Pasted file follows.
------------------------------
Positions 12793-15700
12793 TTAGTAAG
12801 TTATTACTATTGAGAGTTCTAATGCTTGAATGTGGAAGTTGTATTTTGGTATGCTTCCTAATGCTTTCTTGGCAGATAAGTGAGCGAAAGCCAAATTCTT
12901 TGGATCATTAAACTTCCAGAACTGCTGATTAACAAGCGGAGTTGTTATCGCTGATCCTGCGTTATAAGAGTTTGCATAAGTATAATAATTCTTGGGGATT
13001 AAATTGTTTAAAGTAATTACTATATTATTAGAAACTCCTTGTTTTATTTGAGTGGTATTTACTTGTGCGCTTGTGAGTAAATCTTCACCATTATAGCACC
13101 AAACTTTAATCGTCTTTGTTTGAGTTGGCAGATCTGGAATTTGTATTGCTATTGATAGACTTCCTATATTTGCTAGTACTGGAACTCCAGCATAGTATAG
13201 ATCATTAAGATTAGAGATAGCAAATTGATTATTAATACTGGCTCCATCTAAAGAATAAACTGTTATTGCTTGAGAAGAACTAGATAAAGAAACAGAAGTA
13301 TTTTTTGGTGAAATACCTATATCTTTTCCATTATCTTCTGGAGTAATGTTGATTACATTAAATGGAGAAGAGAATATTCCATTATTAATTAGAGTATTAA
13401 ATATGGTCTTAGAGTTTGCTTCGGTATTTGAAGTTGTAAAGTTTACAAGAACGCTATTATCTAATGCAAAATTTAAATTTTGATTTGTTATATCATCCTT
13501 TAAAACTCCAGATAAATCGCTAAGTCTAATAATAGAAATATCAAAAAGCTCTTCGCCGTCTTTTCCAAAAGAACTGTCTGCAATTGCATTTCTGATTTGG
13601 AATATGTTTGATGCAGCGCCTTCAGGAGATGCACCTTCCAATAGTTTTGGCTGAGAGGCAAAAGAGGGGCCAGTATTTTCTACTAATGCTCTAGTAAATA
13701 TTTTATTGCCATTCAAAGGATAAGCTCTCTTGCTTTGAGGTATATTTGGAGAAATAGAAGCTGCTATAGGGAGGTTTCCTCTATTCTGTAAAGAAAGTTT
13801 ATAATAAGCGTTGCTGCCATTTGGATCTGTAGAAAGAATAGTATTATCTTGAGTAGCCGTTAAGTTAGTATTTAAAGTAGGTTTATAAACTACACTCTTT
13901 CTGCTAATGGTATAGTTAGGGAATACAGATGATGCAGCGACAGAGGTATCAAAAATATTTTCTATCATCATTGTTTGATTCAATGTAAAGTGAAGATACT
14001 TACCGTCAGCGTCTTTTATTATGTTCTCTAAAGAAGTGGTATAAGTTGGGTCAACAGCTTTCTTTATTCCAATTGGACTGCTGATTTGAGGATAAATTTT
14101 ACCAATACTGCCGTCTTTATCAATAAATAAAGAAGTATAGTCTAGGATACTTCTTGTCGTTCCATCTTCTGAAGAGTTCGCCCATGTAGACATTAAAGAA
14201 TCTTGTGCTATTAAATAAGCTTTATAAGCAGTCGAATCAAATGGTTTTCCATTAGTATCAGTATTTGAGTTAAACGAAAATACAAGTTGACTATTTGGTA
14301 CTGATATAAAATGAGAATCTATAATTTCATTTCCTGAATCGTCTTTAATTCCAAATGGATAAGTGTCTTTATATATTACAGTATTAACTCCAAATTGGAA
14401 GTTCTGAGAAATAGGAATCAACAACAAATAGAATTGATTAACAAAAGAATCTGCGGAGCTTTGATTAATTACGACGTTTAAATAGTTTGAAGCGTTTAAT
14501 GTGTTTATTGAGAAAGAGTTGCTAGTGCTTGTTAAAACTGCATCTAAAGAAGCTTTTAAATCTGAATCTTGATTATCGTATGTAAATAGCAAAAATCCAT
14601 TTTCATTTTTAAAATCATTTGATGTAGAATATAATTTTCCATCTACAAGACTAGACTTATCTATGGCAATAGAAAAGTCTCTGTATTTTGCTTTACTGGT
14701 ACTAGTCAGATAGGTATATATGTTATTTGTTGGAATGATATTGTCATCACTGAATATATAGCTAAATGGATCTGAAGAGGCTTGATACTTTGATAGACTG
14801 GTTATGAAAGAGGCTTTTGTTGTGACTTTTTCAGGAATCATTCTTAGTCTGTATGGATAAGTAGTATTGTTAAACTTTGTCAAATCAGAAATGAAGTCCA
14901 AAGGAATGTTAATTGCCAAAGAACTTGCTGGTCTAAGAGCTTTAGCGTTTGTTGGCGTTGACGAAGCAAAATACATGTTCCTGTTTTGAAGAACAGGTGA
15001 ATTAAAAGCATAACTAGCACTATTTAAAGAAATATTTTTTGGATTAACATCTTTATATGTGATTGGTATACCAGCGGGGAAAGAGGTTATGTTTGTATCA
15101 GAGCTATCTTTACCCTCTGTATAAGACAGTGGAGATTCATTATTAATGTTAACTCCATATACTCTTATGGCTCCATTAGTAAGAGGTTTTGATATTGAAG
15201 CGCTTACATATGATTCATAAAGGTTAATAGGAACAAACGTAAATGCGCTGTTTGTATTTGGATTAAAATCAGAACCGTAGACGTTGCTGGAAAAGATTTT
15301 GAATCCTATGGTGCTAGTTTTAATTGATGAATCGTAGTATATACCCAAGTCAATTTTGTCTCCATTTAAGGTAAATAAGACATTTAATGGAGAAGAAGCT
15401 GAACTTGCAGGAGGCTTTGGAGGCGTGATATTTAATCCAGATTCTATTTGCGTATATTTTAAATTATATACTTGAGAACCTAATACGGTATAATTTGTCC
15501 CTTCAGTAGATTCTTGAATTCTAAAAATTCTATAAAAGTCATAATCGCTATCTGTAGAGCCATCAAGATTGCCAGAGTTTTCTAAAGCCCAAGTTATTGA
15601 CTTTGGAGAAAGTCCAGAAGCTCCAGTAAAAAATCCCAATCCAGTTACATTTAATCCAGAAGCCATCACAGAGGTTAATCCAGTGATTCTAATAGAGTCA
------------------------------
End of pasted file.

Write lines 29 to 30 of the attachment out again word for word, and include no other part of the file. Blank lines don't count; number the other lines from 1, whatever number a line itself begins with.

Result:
15401 GAACTTGCAGGAGGCTTTGGAGGCGTGATATTTAATCCAGATTCTATTTGCGTATATTTTAAATTATATACTTGAGAACCTAATACGGTATAATTTGTCC
15501 CTTCAGTAGATTCTTGAATTCTAAAAATTCTATAAAAGTCATAATCGCTATCTGTAGAGCCATCAAGATTGCCAGAGTTTTCTAAAGCCCAAGTTATTGA